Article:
You won’t find fish like this at a restaurant. It’s not beer-battered or breaded, panko-crusted or shake-and-baked. This is the kind served at fish fries in our state, in fishermen’s backyards, and in my grandma’s kitchen. It’s home-cookin’ style, and it doesn’t exist outside that realm.An authentic Florida fish fry starts with fish caught in inshore Florida waters. I used redfish here, but trout, snook, and mullet are all wonderful. Save your fancy offshore fish for another recipe.
We debate about deep-fry vs. shallow-fry. Deep frying requires more oil, but the fish cooks faster. Shallow frying uses less oil, but then you have to flip the fish. The choice is yours.A fish fry is meant to feed the masses, so it’s a good time to invite the neighbors. They’re going to come over anyway when they smell this.Besides local fish, there’s one more ingredient that sets this apart from other regional fried fish: cornmeal. It’s mixed with some flour and lightly seasoned. Rather than a thick, separate layer, it forms a thin crust that becomes one with the fish. The cornmeal makes it crispy outside, but it also adds flavor. It’s only a hint of toasty corn, but that’s the magic. Add a little of this sauce and you won’t know what hit you.I love the smell when it hits the hot oil. I can barely wait for a nugget to cool so I can pop it in my mouth. Yep. Tastes like home.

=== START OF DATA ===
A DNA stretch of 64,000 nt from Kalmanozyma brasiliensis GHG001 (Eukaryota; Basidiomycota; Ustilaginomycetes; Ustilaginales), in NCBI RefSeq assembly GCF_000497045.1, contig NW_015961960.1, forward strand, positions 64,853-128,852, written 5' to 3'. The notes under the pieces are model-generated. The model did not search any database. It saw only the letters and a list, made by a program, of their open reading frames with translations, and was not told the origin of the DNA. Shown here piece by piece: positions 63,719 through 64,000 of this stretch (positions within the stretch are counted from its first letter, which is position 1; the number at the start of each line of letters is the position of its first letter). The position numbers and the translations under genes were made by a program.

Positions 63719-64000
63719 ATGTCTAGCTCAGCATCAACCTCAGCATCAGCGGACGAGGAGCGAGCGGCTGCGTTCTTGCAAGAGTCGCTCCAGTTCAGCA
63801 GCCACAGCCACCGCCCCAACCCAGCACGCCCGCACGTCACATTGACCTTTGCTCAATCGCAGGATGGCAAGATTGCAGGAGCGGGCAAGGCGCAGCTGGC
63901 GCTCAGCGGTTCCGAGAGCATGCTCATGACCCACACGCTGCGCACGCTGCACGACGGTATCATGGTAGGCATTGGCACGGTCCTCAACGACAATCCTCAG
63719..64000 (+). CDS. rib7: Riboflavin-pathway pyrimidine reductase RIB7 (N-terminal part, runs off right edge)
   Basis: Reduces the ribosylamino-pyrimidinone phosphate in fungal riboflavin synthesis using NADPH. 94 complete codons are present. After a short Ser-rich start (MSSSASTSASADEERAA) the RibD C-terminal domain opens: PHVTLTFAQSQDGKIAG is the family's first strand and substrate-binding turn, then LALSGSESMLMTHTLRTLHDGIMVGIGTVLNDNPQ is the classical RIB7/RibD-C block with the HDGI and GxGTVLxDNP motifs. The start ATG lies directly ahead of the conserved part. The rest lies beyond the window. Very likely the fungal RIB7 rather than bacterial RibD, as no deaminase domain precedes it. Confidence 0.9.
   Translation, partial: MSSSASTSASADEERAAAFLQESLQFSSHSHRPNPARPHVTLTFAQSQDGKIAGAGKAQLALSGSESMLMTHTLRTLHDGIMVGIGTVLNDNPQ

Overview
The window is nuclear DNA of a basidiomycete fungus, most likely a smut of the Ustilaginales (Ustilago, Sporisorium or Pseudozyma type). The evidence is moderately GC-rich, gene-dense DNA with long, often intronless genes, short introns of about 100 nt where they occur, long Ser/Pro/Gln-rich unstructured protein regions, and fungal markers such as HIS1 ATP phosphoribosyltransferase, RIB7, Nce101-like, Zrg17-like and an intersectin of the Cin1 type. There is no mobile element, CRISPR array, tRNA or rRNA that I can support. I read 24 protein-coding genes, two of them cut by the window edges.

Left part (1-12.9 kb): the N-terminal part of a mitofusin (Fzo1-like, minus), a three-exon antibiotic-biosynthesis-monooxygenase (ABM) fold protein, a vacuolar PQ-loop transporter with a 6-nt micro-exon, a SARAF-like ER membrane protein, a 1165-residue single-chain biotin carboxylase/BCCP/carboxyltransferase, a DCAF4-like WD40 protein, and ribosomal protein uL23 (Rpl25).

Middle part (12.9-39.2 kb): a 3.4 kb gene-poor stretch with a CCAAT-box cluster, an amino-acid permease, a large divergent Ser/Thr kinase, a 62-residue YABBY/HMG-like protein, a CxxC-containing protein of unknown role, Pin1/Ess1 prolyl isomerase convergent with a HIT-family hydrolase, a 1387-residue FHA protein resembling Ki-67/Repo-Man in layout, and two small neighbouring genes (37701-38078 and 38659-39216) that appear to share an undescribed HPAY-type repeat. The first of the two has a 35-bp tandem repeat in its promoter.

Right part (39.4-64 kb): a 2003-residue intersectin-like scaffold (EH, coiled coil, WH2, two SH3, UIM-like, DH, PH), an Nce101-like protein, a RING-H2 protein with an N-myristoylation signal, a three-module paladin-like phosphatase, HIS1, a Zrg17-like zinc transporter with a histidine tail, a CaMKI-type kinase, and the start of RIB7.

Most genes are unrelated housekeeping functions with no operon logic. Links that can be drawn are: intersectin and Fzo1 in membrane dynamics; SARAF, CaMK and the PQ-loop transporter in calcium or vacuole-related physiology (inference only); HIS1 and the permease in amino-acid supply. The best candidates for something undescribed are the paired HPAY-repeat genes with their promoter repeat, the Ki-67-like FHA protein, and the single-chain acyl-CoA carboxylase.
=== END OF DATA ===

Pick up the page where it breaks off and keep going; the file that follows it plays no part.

- 1 pound fish fillets, sliced in half lengthwise if they're large
- 1 1/2 cups, give or take, buttermilk
- 3/4 cup fine to medium ground cornmeal (not coarse)
- 1/2 cup flour
- 1/2 teaspoon salt
- 1/2 teaspoon pepper
- 1/2 teaspoon paprika
- pinch of cayenne, optional
- oil for frying (peanut, canola, vegetable, grapeseed, corn, etc.)
- Pat the fish fillets dry. Place them in a shallow dish and cover with buttermilk. Refrigerate for at least 20 minutes.
- Combine the cornmeal, flour, and seasonings in a shallow dish.
- Prepare a deep-fat fryer, or use a heavy-bottomed pot like a Dutch oven. Fill it no more than 2/3 with oil. Heat the oil to 350- 375. Use a thermometer, or add a couple kernels of the cornmeal and if they sizzle, it's ready. Remove each fish fillet from the buttermilk, allowing the excess to drip off. Dredge in the cornmeal mixture and add them to the fryer or pot. Don't overcrowd it. Once it's golden brown, remove it from the oil and place it on a tray lined with parchment or newspaper.
- Heat a half-inch of oil in a cast-iron skillet over medium heat until it reaches 350-375. You can use a thermometer, or add a couple kernels of the cornmeal and if they sizzle, it's ready. Remove each fish fillet from the buttermilk, allowing the excess to drip off. Dredge in the cornmeal mixture and add them to the skillet. Don't overcrowd the pan. Once the bottom looks golden brown, flip and brown the other side. Remove each piece from the oil and place them on a tray lined with parchment or newspaper.
- Get it while it's hot.